ASSESSMENT: Either Perle Fine’s "copy / oil transcription" or "interpretation" of VBW was on view; regarding "Lecturn Boogie Woogie", see Houston and University of Michigan venues below.


Venue 10: Knoedler Art Galleries, New York (for the benefit of the Scholarship Fund of the Institute of Fine Arts, New York University, (2 - 20 November 1948).

> As of 10 January 2018, no known installation photos or packing lists have survived.

> (c. November 1948). Brochure / exhibition checklist: "Mondrian, Piet. Victory Boogie-Woogie, 1943. Oil and scotch tape on canvas."; Fine, Perle. "Interpretation of Piet Mondrian’s Victory Boogie Woogie, (1947)".

Louchheim, Aline B. (2 November 1948). New York Times: "There are examples of work which had direct influence on the development of modern architecture. Such are the geometric non-objective early canvases of Mondrian (the big, unfinished ’Victory Boogie Woogie’ represents a later, somewhat different trend). These meticulously arranged lines and rectangles served as inspiration for typography and linoleum design as well as for the facades of buildings in Holland in the Twenties."

Assessment: The evidence suggests that Mondrian’s Victory Boogie Woogie and either Perle Fine’s "copy / oil transcription" or her "interpretation" were in the show.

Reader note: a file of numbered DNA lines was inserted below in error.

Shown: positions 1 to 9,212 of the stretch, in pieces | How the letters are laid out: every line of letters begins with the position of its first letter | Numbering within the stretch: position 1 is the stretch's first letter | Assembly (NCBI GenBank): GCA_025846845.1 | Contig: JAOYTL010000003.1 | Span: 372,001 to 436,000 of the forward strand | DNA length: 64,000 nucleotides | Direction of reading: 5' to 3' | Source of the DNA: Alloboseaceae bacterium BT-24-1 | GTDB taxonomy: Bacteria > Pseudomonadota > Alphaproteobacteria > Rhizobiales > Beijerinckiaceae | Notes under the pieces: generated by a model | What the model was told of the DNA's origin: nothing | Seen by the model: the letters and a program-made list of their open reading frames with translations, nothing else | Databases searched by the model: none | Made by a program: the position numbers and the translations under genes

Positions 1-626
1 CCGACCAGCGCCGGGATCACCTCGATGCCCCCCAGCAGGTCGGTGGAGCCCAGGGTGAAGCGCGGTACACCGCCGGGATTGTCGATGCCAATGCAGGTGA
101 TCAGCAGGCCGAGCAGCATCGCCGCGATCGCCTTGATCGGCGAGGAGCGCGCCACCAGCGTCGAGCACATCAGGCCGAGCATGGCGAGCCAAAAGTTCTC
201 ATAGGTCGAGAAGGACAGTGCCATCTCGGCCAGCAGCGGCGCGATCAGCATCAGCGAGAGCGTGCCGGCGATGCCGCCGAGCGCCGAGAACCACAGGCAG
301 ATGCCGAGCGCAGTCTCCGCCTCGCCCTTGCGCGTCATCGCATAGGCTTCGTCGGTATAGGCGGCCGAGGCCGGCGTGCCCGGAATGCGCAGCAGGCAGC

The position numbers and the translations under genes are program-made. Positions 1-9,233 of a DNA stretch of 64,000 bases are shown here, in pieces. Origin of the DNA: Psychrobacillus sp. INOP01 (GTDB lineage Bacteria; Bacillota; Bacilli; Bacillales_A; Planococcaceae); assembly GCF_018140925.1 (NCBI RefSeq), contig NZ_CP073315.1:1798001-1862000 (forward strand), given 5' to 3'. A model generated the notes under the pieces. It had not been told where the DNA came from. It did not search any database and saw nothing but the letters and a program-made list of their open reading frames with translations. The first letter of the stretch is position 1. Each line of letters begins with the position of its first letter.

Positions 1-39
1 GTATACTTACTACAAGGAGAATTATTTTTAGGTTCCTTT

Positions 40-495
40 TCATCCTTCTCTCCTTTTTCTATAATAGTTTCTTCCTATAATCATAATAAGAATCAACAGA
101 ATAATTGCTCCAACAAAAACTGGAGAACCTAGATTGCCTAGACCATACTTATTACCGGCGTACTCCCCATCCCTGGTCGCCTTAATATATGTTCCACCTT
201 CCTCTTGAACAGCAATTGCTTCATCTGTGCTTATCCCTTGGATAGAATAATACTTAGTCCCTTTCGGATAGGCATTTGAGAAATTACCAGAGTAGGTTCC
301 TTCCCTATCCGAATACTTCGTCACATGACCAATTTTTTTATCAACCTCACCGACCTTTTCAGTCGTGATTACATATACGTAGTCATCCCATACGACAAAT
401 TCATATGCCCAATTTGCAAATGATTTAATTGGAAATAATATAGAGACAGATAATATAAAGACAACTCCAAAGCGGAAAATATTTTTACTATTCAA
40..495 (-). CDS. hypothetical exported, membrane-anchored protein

Painting toward architecture book / exhibition catalogue media launch, (c. October - December 1948).

(1948). Painting toward architecture. The Miller Company Collection of Abstract Art; essay by Henry-Russell Hitchcock; foreword by Alfred H. Barr, Jr.; introduction by Burton Tremaine; acknowledgements by art director Emily Hall Tremaine; book design by Bradbury Thompson. New York; Duell, Sloan and Pearce; 118 pp.

> Victory Boogie Woogie by Piet Mondrian is positioned after Hitchcock’s essay in a separate section of spotlighted artworks. The accompanying text is attributed to "M.C.B" (pp. 80-81). In the acknowledgement section, Emily Hall Tremaine states, "Under Mr. Hitchcock’s direction, work... was begun by Vincent J. Scully, jr., of Yale University and completed by Mary Chalmers Rathbun, Assistant to the Art Director..." However, Rathbun’s role may have been more towards "Assistant Art Director" or in the PtA travelling exhibition context, "Assistant Curator". (See articles related to Mary Chalmers Rathbun under a separate sub-heading in 1951 on the PtA compilation page.) [11]